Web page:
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Original Research: COPD |

Upper-Respiratory Viral Infection, Biomarkers, and COPD Exacerbations

Omar Kherad, MD; Laurent Kaiser, MD; Pierre-Olivier Bridevaux, MD; François Sarasin, MD; Yves Thomas, PhD; Jean-Paul Janssens, MD; Olivier T. Rutschmann, MD
Author and Funding Information

From the Department of Internal Medicine (Dr Kherad); Central Laboratory of Virology (Drs Kaiser and Thomas), Division of Infectious Diseases; Division of Pulmonary Diseases (Drs Bridevaux and Janssens); and Department of Community and Primary Care Medicine (Drs Sarasin and Rutschmann), Geneva’s University Hospitals and University of Geneva, Geneva, Switzerland.

Correspondence to: Omar Kherad, MD, Department of Internal Medicine, Geneva’s University Hospitals, and Faculty of Medicine, 4 Rue Gabrielle Perret-Gentil 1211, Geneva 14, Switzerland; e-mail: omarkherad@gmail.com


Funding/Support: This work was performed at Geneva’s University Hospitals and Faculty of Medicine, University of Geneva, and was supported by the Pulmonary League of Geneva, Geneva’s University Hospitals, and a grant of the Swiss National Science Foundation attributed to Dr Kaiser (3200B-101670).

Reproduction of this article is prohibited without written permission from the American College of Chest Physicians (http://www.chestpubs.org/site/misc/reprints.xhtml).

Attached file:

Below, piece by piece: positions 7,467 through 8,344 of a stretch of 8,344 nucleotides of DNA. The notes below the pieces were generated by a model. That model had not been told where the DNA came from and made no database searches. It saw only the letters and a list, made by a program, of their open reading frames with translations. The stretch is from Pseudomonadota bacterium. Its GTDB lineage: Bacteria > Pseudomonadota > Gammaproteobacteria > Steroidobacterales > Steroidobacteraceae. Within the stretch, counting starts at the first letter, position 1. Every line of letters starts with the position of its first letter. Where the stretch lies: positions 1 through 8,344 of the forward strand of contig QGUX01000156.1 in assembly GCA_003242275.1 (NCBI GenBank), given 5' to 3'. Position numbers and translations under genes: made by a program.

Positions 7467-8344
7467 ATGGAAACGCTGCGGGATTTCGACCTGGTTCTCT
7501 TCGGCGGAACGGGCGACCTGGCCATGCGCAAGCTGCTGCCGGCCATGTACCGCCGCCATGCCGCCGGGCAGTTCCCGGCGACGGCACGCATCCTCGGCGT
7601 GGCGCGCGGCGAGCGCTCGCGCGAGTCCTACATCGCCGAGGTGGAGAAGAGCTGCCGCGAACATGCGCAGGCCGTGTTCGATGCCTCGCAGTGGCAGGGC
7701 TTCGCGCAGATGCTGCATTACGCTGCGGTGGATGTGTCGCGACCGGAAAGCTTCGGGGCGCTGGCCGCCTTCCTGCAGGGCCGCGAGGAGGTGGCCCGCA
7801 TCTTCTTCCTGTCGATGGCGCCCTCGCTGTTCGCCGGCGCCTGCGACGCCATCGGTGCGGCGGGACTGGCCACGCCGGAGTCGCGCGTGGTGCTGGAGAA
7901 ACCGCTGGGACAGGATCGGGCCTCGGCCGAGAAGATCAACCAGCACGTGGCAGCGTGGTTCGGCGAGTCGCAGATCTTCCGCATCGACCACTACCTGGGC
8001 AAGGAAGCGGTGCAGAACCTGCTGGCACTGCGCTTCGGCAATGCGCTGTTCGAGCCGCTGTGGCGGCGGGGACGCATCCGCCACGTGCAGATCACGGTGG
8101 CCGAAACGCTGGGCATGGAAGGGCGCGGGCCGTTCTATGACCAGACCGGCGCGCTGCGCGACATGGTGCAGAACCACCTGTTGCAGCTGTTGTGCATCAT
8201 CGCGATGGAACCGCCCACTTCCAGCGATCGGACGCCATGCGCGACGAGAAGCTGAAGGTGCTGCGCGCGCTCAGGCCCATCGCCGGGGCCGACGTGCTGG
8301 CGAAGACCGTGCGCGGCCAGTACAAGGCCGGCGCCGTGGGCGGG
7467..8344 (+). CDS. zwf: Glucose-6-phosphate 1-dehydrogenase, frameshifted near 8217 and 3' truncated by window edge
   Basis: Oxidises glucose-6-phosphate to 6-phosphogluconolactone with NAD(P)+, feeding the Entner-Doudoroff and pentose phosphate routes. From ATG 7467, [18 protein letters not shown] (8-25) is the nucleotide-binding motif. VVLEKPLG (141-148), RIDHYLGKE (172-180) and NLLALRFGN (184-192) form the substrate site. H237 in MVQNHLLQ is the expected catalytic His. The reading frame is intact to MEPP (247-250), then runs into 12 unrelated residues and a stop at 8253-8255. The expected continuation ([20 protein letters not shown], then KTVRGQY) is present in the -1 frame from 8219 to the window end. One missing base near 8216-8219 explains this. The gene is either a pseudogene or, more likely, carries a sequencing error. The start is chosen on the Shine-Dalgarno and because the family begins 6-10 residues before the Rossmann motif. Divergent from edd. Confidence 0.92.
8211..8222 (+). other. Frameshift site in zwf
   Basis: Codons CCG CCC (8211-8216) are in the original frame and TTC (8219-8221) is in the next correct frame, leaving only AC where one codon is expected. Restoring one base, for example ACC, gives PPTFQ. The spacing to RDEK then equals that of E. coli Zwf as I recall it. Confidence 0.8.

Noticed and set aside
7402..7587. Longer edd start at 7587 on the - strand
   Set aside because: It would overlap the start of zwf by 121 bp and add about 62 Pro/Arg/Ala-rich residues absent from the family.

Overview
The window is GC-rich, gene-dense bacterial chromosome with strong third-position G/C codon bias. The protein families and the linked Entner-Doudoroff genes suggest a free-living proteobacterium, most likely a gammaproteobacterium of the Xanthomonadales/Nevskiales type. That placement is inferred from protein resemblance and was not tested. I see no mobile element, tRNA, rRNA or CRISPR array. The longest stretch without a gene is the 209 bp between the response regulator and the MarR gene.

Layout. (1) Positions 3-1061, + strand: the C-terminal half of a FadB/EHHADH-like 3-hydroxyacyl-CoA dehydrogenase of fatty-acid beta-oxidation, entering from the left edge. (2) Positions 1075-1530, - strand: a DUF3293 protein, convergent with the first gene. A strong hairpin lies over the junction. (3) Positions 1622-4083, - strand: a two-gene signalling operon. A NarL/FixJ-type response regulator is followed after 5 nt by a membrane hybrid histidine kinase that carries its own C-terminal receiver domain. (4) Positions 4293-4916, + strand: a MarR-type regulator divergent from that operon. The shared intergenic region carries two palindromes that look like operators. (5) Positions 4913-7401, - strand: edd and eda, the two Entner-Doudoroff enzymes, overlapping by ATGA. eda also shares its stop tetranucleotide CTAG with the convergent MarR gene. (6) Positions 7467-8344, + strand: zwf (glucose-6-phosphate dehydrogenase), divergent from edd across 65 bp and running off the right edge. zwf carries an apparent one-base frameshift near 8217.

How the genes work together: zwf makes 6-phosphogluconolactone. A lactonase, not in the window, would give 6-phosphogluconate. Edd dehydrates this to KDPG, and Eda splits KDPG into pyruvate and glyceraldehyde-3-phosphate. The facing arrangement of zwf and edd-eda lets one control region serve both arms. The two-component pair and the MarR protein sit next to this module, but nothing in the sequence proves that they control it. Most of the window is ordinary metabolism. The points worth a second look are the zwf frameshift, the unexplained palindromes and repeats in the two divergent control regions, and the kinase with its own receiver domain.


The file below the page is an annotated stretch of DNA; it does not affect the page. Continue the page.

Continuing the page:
© 2010 American College of Chest Physicians


Chest. 2010;138(4):896-904. doi:10.1378/chest.09-2225
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Background:  Respiratory viruses frequently are recovered in the upper-respiratory tract during acute exacerbations of COPD (AECOPD), but their role as contributing pathogens remains unclear. The usefulness of procalcitonin and C-reactive protein as indicators of the presence or absence of viral infection in this setting also needs to be evaluated.

Methods:  The study was of a prospective cohort of patients with COPD admitted to the ED for AECOPD. Reverse transcriptase-polymerase chain reaction (RT-PCR) for 14 respiratory viruses was performed on nasopharyngeal swabs collected at admission and after recovery in stable condition.

Results:  Eighty-six patients (mean age, 72 years; male, 64%) were included. During AECOPD, upper-respiratory viral infections were detected in 44 (51%) patients: picornavirus in 22, metapneumovirus in seven, coronavirus in eight, influenza A/B in two, parainfluenza in two, and respiratory syncytial virus in three. A dual infection was present in three patients. After recovery, viruses were detected in only eight (11%) of 71 patients (P < .001 compared with AECOPD phase). In five of these patients, no virus had been identified during the initial exacerbation, thus suggesting a new viral infection acquired during follow-up. During AECOPD, procalcitonin and C-reactive protein levels did not differ significantly between patients with or without a proven viral infection.

Conclusions:  Prevalence of upper-respiratory viral infection, as detected from nasopharyngeal swab by RT-PCR, is high in AECOPD and low after clinical recovery, suggesting that AECOPD frequently are triggered by viral infections initiated in the upper-respiratory tract. In our study, serum procalcitonin and C-reactive protein did not discriminate virus-associated exacerbations from others.

Trial registration:  clinicaltrials.gov; Identifier: NCT00448604.

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